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How far to the ER?


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Hey folks

Over the past year I have been working at stations that are extremely rural, as in buried at the end of a road that has no exit. Some of these are in communities that nominally have hospitals with ERs, but they are not designated trauma centres by any stretch, and one of the stations is in a community with no hospital, no Doc, no clinic, and is 150 kms away from the nearest hospital. Very few of the roads are paved, and northern gumbo is nasty stuff.

As a result, transport times are often in the 2 hour range, and every call is a minimum of three hours unless there is a refusal or DOA.If the pt requires higher level care, we are often on the road for ten hours or more per call.

I am curious if there are other places besides Northern Alberta with similar conditions. and how you deal with this, including the boredom in the back for the attendant and the patient, or the stress of treating/transporting a red or a yellow in a BLS unit for that length of time.

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I am curious if there are other places besides Northern Alberta with similar conditions. and how you deal with this, including the boredom in the back for the attendant and the patient, or the stress of treating/transporting a red or a yellow in a BLS unit for that length of time.

MedicNorth, you are not alone. I work for a rural service in a county that is 950 sq miles (I'll let you do the conversion) with 4 stations. Within our county we have a couple of small ERs, but none that would be indicative of a Trauma I here in the states. To get to the closest apporpriate trauma center is somewhere around 90 miles (or around your 150 km). So, you see, we are in the same boat in regards to the transport time.

How do we deal with this? Well, we fly them if we can and we drive them if we can't. If this patient is requiring transport to a trauma facility, then there is no opportunity for boredom. We usually have our hands full. But, we do have a paramedic in the back and an EMT driving, so we just treat/transport to the best of our abilities. Any "down" time is spent on doing the patient care report so that we have a good handoff upon arrival as well just getting the paperwork done before we return to county. (We have a short report that is handwritten for the receiving facility and then the long report is done on the mobile computer.)

Toni

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Take turns with driving vrs attending is one thing you can do if you are both qualified.

Assuming this is a critical patient, would there be a need during a 2 hour drive?

Also, how would you do the paperwork? I'm under the mindset that if I start with the patent, I should end with the patient.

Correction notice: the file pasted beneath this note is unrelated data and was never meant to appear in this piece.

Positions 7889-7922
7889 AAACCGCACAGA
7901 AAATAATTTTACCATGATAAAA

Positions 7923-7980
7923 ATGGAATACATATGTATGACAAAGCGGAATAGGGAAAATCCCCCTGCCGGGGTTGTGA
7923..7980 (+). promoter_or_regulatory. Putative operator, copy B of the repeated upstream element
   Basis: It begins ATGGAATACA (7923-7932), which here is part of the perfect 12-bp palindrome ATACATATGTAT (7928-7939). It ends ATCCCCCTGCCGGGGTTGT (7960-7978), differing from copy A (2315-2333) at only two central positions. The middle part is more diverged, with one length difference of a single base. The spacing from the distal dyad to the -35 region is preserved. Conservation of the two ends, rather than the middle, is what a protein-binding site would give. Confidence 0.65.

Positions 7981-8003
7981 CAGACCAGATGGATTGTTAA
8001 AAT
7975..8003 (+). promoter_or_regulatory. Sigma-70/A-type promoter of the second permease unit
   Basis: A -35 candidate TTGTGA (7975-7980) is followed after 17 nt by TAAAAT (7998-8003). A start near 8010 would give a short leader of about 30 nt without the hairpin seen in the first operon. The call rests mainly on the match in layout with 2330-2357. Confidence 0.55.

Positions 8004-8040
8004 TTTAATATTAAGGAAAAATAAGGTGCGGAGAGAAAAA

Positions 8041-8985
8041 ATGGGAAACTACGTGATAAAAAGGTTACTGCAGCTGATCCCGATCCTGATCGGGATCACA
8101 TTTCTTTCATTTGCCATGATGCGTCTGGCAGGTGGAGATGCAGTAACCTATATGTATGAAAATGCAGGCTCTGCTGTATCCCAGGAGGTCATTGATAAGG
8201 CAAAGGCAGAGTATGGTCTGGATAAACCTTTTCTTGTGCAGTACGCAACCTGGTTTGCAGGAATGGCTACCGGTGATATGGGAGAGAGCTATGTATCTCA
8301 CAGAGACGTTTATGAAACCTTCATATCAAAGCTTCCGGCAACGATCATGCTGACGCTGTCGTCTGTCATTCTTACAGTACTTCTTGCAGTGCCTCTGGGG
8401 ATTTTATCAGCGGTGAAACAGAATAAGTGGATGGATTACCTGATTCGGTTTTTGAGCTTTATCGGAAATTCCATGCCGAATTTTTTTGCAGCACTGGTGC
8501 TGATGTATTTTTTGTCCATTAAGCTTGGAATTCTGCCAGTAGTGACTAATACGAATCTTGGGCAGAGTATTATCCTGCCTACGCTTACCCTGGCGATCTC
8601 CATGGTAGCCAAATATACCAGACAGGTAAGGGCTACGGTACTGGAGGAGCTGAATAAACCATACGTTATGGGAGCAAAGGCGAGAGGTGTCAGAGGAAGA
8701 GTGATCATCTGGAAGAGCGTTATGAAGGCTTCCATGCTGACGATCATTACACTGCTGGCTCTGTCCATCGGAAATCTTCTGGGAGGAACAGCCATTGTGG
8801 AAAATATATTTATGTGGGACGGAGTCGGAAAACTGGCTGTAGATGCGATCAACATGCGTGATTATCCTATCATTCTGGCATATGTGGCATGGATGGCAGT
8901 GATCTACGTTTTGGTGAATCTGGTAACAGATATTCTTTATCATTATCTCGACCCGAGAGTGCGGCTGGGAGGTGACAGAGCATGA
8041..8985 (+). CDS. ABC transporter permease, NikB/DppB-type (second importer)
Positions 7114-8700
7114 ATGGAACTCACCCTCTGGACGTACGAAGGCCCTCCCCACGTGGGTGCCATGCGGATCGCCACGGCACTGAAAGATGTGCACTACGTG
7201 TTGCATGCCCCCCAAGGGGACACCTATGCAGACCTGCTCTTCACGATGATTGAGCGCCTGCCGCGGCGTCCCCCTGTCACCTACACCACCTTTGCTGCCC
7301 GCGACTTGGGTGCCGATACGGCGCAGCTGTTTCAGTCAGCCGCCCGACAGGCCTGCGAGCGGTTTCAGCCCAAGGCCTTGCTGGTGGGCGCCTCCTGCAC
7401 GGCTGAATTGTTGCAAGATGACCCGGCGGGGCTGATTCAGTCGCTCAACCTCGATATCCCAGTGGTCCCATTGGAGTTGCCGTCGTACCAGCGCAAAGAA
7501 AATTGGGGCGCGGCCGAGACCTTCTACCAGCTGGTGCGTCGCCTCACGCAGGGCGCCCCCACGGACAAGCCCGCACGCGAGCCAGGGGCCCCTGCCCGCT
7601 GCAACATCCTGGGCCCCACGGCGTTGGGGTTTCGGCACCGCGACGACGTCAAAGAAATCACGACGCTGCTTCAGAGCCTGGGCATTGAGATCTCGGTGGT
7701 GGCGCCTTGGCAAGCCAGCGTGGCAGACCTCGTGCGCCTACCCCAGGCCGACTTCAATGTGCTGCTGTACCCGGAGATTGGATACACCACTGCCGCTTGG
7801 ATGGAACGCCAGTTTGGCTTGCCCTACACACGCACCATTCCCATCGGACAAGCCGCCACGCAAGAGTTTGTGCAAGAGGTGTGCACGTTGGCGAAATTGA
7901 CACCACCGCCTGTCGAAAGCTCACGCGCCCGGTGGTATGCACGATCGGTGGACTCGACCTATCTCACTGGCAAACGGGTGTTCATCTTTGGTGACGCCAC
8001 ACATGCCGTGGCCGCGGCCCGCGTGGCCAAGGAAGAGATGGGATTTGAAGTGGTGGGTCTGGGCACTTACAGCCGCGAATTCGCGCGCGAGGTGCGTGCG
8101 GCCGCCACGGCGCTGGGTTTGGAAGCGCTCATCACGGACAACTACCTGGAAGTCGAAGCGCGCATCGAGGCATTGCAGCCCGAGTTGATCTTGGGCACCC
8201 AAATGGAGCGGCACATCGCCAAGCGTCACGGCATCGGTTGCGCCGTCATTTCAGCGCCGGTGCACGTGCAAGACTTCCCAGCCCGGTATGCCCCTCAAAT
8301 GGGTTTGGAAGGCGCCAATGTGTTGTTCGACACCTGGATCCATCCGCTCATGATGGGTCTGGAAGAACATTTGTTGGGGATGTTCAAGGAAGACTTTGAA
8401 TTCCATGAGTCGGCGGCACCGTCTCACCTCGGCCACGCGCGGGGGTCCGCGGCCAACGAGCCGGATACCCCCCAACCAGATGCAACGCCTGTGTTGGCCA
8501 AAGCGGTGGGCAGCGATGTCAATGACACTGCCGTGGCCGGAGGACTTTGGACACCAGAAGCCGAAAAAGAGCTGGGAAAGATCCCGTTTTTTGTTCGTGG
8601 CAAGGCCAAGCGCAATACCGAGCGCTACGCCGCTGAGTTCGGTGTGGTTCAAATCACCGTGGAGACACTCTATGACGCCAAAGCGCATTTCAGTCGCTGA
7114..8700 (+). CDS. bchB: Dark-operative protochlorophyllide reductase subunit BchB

Not to mention...how do you explain to the non-critical patient, "I'm bored and will now be switching with my partner. It's been fun, though."

Toni

Edited by tcripp
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Not to mention...how do you explain to the non-critical patient, "I'm bored and will now be switching with my partner. It's been fun, though."

Tell them it's the law. Thanks to the news, most people are accustomed to there being legal limitations on professional drivers, pilots, train motormen, etc... They'll be glad you're being careful.

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Tell them it's the law. Thanks to the news, most people are accustomed to there being legal limitations on professional drivers, pilots, train motormen, etc... They'll be glad you're being careful.

But, the OP only asked about being bored in the back. He implied nothing about the length of drive on the driver...which he stated was a 2 hour drive. One would think the exchange in driving would occur on the return trip.

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Most of our transports are 15-20 minutes, a few are half an hour, but a couple of the rural stations have transport times of 45 minutes. The total call including scene time, transport, triage generally runs 90 minutes. These calls aren't generally problematic. In the event of boredom: do paperwork, make small talk, or if they want to rest let them sleep, dim the lights and enjoy the quiet yourself.

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At my rural post, if the helicopter can't fly, we are 1.5 to 2 hrs from the level 1 hospital. There is a band aid hospital down the street from the station and two level 3 hospitals within 30 to 45 minutes.

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Medevac is sometimes a possibility, but it is rather difficult to justify fixed or rotary for every call, or we would need an aircraft posted at the station.... I guess a case in point is that uyesterday I went 16 hours straight out, drove almost 900 kms, all for three calls! During this time the other crew ran 3 more, so there would have been 6 flights out of here in less than one day. Ground is likely going to continue to be the main process, I would imagine.

I have considered bringing my portable DVD player and mounting it in the unit so the pts, especially some of the peds ones, can watch something during the trip. While it might not be acceptable to the "big guys", it would possibly help with patient comfort and happiness!

Edited by MedicNorth
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